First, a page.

Faced with these opposing but equally plausible prognoses, I assembled biographical data for all the MPs of the three big parties between 2005-15 (more than 850) and analysed all parliamentary votes during this period. I followed the debate’s prevalent view that an exclusive focus on politics (e.g. as a special adviser or an MP’s assistant) or a closely-related field (e.g. full-time trade union official or interest group worker) marks an MP as a careerist. In line with previous estimations, just under 20 per cent of MPs were identified as career politicians. The extensive statistical analysis accounted for additional factors that may influence party loyalty, and largely ruled out systematic differences in ideology between career and non-career politicians, as well as party or term-specific differences as drivers of the effects.

As noted above, I find strong evidence that career politician backbenchers are more likely to rebel. The strength of this effect is considerable. For example, amongst government backbenchers who have never held a ministerial post, a non-career politician is estimated to rebel in only about 20 votes per parliament. By contrast, a career politician dissents more than twice as often — a substantial difference considering the high party unity in Westminster.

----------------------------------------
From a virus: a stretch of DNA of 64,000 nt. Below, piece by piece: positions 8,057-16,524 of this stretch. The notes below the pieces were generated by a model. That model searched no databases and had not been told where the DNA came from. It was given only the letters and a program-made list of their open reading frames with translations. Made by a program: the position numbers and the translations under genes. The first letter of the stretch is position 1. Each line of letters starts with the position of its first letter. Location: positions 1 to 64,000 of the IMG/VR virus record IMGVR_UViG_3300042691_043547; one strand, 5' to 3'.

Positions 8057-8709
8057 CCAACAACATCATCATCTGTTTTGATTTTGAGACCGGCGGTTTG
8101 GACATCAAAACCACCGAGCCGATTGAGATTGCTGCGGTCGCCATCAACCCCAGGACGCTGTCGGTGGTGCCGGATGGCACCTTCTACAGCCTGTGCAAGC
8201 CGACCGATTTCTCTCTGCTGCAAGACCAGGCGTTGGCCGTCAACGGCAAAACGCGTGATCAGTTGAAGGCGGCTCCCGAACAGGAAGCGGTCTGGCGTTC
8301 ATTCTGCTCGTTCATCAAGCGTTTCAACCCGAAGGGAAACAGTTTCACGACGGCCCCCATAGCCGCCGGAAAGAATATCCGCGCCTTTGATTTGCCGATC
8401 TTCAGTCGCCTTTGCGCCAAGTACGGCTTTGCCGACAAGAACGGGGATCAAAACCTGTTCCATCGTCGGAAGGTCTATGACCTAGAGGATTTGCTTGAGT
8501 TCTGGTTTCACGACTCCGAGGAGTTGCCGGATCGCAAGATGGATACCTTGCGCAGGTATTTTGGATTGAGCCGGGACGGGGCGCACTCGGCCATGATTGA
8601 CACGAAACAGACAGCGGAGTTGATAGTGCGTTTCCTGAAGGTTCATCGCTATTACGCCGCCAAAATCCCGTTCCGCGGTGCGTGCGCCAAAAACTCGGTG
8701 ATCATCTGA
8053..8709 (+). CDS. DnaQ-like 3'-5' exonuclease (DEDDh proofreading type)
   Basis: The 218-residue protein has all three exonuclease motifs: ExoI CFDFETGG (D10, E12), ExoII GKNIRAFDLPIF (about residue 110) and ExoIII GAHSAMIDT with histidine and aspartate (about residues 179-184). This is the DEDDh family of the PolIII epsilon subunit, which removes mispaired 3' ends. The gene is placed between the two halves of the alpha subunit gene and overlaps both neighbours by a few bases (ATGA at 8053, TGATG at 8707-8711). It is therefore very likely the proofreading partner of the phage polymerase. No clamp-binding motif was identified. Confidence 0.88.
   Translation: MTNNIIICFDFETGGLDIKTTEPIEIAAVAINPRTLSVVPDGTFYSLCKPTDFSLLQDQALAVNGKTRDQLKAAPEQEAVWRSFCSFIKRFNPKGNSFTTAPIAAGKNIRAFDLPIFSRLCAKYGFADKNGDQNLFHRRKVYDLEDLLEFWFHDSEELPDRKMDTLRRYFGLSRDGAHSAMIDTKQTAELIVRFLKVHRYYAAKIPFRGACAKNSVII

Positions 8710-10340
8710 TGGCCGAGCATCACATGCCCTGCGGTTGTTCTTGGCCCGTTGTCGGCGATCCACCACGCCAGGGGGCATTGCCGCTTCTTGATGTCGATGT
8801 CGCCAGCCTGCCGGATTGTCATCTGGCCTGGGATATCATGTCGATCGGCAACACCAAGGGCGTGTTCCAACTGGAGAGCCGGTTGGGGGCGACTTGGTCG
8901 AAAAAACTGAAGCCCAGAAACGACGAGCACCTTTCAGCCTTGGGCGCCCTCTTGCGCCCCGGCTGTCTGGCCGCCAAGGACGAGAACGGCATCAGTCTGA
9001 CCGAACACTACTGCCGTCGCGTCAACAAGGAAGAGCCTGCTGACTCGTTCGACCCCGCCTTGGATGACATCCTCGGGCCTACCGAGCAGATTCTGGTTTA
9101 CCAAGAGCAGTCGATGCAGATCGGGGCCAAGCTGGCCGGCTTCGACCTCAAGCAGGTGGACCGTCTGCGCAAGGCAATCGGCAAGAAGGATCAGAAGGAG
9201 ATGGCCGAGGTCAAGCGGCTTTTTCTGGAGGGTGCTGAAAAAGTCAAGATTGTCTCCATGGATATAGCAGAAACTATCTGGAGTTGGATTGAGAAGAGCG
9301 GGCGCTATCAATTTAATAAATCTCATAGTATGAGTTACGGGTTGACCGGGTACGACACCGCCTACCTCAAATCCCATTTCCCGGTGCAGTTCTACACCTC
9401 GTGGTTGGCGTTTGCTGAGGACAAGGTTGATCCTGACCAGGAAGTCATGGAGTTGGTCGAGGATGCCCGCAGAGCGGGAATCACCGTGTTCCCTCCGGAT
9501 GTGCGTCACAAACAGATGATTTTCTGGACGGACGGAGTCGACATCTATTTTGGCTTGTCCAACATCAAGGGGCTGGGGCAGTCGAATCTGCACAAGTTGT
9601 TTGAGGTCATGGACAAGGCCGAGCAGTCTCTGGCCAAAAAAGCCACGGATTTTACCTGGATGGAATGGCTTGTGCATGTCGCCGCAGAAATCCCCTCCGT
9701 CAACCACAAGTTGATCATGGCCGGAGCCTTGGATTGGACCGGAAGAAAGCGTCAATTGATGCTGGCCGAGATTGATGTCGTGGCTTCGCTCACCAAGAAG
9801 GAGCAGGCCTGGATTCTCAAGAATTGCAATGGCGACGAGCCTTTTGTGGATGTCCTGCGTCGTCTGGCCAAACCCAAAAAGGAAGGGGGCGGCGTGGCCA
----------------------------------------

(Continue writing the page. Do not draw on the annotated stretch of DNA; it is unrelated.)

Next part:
This finding reveals a striking paradox between the predominantly negative opinion of career politicians on the one hand, and the electorate's growing demand for more independent-minded MPs on the other. In fact career politicians are the ones who perform best in delivering on this demand. Similarly, the results imply that the oft-cited career-related dependency of career politicians on the party can be overridden (or, at the very least, complemented) by their self-image as active and independent-minded participants in the legislative process. This should attenuate the prevalent concern that a rise in career politicians leads to a weakening of parliament’s role as a scrutinizing body.

Finally, the findings challenge the pervasive argument that a lack of experience in the real world disqualifies an MP from contributing meaningfully to the legislative process. Instead, it appears that a pre-parliamentary focus on politics can, under certain circumstances, boost an MP's normatively desirable willingness to challenge the party and the executive.

Raphael Heuwieser is researching political party loyalty at the University of Oxford.